Published on http://www.worldbank.org.
Washington, 24 July 2018 – Take a close look at your smart phone for a moment. What do you see? A glass screen. A button equipped with fingerprint recognition. A camera lens, flashlight, microphone, and speaker. Each of these components, and others – including chips, processors, batteries – are independently sourced from companies located all over the world and assembled into a finished product at factories, often in China. Any smart phone you purchase, and its components, has likely passed through customs several times, landed on multiple countries and continents, and been touched by countless workers.
Logistics makes all this possible. A $4.3 trillion industry affecting nearly every country in the world, logistics is the network of services that supports the physical movement of goods within and across borders. It comprises an array of activities including transportation, warehousing, brokerage, express delivery, terminal operations, and even data and information management. How efficiently goods can move through these systems to their final destinations is a key determinant to a country’s trade opportunities.
“Logistics are the backbone of global trade,” notes Caroline Freund, Director, Macroeconomics, Trade & Investment Global Practice at the World Bank Group. “As supply chains become more globally dispersed, the quality of a country’s logistics services can determine whether or not it can participate in the global economy.”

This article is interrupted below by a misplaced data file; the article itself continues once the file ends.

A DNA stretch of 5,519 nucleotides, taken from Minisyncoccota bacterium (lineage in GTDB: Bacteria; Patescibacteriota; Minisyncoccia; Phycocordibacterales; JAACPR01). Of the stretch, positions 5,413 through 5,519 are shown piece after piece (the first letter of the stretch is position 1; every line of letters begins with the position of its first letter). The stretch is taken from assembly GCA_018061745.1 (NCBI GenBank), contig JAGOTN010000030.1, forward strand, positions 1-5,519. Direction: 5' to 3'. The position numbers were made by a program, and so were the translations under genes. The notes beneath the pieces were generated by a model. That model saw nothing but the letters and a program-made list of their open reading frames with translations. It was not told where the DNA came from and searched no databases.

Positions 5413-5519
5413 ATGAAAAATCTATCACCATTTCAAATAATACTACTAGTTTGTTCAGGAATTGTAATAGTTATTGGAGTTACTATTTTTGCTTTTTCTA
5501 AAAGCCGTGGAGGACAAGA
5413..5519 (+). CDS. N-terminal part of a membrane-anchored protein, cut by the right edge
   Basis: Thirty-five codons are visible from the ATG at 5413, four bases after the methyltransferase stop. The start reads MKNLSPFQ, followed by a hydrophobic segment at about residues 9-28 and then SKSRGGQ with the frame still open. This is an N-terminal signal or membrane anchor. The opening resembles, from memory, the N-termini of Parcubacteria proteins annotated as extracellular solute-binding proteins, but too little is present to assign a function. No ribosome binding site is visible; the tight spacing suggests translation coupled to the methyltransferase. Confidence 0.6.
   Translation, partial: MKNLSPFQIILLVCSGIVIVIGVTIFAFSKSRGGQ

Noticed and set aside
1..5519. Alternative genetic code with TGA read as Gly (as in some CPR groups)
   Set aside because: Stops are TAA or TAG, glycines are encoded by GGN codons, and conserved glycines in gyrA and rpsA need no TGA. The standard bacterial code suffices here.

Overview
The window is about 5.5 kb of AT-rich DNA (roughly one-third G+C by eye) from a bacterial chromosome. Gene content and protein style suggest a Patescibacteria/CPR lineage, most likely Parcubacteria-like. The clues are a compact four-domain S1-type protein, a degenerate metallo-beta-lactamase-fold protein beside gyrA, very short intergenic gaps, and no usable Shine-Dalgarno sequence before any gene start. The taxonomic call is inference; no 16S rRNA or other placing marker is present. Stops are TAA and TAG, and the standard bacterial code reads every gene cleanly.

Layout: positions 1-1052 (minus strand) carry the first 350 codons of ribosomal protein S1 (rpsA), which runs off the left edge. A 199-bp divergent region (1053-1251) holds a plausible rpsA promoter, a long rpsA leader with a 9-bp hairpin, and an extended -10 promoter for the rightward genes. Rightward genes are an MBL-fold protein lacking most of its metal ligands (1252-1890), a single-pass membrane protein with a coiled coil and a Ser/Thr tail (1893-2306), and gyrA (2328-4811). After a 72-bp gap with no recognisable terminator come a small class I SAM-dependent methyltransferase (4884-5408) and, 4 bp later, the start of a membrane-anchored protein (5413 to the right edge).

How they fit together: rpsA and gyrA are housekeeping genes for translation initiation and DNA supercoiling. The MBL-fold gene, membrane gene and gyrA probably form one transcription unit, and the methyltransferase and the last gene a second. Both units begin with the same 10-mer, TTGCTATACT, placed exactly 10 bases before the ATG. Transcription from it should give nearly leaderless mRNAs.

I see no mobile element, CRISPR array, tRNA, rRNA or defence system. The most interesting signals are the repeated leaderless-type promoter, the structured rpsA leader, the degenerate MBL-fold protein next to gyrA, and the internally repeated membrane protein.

Benchmarking Logistics Performance
With trade and logistics touching so many areas of an economy, it can be difficult to get a complete picture of a country’s performance. This is why the Logistics Performance Index (LPI), part of the biennial report Connecting to Compete, evaluates countries across a number of indicators. The index, which takes into account factors such as including logistics competence and skills, the quality of trade-related infrastructure, the price of international shipments, and the frequency with which shipments reach their destination on time, helps governments benchmark their progress over time and in comparison to similar countries.
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Utilizing surveys of logistics professionals, the LPI offers two perspectives on a country’s performance:
- The domestic LPI offers quantitative and qualitative assessments of a country’s services from logistics professionals working inside the country. This component offers detailed information on a country’s infrastructure, quality of service providers, border procedures, and supply chain reliability.
- The international LPI provides evaluations of a country’s services by logistics professionals located outside the country. This component provides qualitative information of how a country’s trading partners perceive the efficiency and quality of its logistics services.
The World Bank Group has been scoring countries on these issues every two years since the inaugural edition of Connecting to Compete in 2007. Consistently, high-income countries, particularly those in Western Europe, emerge as world leaders on logistics. In fact, the LPI score of high-income countries is 48% higher, on average, than low-income countries. Among the 30 top performing countries, 24 are members of the Organization for Economic Co-operation and Development (OECD).